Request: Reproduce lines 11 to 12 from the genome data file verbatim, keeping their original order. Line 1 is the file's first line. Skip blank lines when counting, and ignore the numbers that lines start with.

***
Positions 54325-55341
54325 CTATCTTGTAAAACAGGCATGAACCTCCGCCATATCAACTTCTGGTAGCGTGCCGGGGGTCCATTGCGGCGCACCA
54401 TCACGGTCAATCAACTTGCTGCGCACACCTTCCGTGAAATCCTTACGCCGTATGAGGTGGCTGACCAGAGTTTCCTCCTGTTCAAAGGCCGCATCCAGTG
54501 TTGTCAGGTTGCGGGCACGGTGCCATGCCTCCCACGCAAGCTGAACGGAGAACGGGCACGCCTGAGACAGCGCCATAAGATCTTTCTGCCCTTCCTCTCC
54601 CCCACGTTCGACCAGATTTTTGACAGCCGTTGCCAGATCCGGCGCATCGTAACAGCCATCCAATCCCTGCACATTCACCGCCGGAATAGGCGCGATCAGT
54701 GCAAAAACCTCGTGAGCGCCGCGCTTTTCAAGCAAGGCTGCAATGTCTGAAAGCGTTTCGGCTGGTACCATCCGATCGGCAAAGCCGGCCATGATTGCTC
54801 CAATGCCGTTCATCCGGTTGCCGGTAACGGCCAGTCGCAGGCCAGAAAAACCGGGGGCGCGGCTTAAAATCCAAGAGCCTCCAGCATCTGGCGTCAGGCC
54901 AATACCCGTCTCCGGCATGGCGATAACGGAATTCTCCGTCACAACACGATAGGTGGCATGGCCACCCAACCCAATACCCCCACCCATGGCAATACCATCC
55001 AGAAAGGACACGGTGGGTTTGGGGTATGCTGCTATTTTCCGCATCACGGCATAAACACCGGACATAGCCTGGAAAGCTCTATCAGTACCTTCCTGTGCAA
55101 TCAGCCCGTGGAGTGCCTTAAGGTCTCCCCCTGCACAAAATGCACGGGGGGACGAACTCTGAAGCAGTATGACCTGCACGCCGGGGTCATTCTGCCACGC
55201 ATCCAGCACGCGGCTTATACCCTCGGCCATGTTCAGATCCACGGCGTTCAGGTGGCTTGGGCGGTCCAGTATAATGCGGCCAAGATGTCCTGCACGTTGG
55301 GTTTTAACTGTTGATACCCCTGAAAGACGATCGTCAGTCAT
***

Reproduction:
55201 ATCCAGCACGCGGCTTATACCCTCGGCCATGTTCAGATCCACGGCGTTCAGGTGGCTTGGGCGGTCCAGTATAATGCGGCCAAGATGTCCTGCACGTTGG
55301 GTTTTAACTGTTGATACCCCTGAAAGACGATCGTCAGTCAT